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A Guide to Senior Housing

by Jessica Levco

When looking at housing options for senior citizens, it's a chooser's market. With a wide variety of senior housing lifestyles, there are plenty of options for you or your loved one. But, unlike buying a house, picking a place to spend your Golden years doesn't always come with a real estate agent. Here's a quick look at the different types of housing for seniors:

Assisted Living

WHO LIVES HERE: Seniors who can remain independent, but need some help with basic activities. Assisted Living facilities are geared for people who can't live on their own safely, but don't need a large amount of care. People with Alzheimer's or mobililty limitations can also live at an assisted living facility.

WHAT IT IS: Assisted living communities include necessary amenities, such as laundry and transportation services. Meals are prepared and most facilities provide medicinal assistance, emergency call service and licensed nursing.

ATMOSPHERE: Assisted living facilities have a comfortable vibe -- they are not an institutional setting. Most assisted living communities plan activities for seniors, such as exercising and shopping trips. Assisted living homes can be in high-rise apartment complexes and converted homes.

HOW MUCH PER MONTH: $1,800-3,000

Independent Living

WHO LIVES HERE: Independent Living might be the best option for seniors who don't want to live alone in a big, empty houses. At Independent Living facilities, seniors don't have to worry about meals, laundry, or household chores. However, if medical care is required, they'll have to look outside of the facility.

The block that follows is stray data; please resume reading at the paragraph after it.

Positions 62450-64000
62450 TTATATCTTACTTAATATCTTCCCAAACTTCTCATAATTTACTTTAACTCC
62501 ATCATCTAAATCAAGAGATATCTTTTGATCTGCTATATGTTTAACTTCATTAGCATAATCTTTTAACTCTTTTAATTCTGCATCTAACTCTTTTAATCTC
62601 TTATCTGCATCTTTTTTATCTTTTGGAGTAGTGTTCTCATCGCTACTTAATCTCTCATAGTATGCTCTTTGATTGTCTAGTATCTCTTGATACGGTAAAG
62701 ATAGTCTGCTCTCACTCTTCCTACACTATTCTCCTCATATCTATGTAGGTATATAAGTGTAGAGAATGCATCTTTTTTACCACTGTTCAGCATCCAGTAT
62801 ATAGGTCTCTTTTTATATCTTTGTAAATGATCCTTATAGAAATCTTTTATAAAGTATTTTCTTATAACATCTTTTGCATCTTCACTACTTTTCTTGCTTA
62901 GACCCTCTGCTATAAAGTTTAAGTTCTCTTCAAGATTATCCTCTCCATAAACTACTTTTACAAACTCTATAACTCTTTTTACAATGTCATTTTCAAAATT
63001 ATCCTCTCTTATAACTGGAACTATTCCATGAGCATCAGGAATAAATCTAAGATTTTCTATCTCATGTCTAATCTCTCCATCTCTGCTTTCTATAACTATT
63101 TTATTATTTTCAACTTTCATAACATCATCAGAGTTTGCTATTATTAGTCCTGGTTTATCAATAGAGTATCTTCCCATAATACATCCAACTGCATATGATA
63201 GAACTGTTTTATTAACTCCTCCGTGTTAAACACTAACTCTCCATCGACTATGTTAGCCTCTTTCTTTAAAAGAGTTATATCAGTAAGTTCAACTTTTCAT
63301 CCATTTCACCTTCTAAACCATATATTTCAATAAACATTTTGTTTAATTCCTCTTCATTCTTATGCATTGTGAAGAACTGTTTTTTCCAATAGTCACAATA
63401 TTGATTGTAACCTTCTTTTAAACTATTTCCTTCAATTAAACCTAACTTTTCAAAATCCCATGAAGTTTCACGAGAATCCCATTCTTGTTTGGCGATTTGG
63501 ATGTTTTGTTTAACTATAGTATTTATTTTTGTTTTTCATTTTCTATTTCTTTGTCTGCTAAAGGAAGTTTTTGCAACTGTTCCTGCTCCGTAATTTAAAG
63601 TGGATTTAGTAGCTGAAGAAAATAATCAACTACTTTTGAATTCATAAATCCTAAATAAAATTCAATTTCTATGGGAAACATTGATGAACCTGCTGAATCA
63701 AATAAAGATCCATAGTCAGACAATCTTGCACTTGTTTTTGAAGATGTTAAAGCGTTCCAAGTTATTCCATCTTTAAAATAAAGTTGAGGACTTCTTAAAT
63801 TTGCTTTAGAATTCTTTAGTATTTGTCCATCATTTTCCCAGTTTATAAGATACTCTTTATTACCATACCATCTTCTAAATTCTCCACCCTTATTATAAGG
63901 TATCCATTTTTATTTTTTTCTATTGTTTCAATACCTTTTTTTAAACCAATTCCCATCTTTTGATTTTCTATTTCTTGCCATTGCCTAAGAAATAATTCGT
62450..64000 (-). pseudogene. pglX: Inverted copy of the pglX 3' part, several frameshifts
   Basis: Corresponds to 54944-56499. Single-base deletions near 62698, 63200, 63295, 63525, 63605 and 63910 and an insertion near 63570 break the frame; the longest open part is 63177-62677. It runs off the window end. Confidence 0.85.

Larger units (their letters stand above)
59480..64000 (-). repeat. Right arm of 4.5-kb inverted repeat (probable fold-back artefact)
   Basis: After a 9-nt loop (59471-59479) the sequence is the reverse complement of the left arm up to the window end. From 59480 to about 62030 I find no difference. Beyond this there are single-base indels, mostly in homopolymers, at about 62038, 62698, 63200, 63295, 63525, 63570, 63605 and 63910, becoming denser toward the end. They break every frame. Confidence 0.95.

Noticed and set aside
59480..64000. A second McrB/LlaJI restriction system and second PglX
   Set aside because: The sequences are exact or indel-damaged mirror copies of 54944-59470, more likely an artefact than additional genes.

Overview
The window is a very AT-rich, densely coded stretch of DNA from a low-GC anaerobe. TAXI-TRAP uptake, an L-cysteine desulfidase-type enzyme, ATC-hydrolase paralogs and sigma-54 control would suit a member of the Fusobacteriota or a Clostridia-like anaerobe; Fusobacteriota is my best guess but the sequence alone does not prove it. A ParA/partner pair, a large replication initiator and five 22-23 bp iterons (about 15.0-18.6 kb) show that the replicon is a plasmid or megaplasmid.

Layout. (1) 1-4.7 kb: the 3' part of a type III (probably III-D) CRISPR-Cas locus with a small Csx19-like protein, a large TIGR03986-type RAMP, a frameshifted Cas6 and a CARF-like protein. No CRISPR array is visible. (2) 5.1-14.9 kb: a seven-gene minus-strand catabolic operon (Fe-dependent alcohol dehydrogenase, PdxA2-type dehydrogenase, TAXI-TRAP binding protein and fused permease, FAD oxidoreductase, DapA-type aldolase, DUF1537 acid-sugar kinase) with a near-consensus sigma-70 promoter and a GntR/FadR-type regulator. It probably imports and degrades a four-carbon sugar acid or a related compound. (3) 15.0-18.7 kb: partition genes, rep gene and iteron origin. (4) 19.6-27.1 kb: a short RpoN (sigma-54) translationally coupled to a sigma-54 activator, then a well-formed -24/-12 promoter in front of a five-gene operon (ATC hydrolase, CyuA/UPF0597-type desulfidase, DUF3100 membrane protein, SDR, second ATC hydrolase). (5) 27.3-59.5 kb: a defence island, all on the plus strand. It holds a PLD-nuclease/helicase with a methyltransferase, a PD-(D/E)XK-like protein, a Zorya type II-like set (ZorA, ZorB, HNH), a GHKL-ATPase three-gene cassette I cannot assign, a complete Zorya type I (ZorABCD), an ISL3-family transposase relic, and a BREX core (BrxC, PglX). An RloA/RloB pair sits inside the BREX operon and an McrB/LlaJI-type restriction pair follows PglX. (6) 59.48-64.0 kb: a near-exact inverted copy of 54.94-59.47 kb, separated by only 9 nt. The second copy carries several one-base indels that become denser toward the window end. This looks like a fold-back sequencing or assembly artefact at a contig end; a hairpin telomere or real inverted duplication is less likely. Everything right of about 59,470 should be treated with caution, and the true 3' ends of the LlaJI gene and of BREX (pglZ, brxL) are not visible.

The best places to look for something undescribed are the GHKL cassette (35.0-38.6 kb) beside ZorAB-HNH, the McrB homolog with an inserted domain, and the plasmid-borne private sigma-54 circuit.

WHAT IT IS: Independent living facilities are also known as senior apartments, retirement communities, or retirement homes. Independent Living is all about one word: Freedom.

ATMOSPHERE: Some compare it to college all over again, but instead of beer, it's root beer-float socials. Independent Living is for people who want to maintain a private lifestyle, but participate in group activities. Independent Living facilities can be found in single family homes and duplexes.

HOW MUCH PER MONTH: $1,300-2,500

Alzheimer's Care


WHO LIVES HERE: This is geared for men and women who are suffering from Alzheimer's and need more than Home Care assistance.
WHAT IT IS: Alzheimer's Care facilities are centered on safety, routine and personal attention. Trained specialists will make sure your loved one gets help with daily activities, such as eating and bathing.

ATMOSPHERE: When dealing with a deteriorating illness, Alzheimer's Care facilities helps patients live a functional life. Caregivers know their patients as individuals and can provide the best care for them, especially when the disease is too taxing for family and friends to deal with.

HOW MUCH PER MONTH: $1,500-$5,000

Continuing Care

WHO LIVES HERE: Active seniors who plan ahead and want to stay near their families.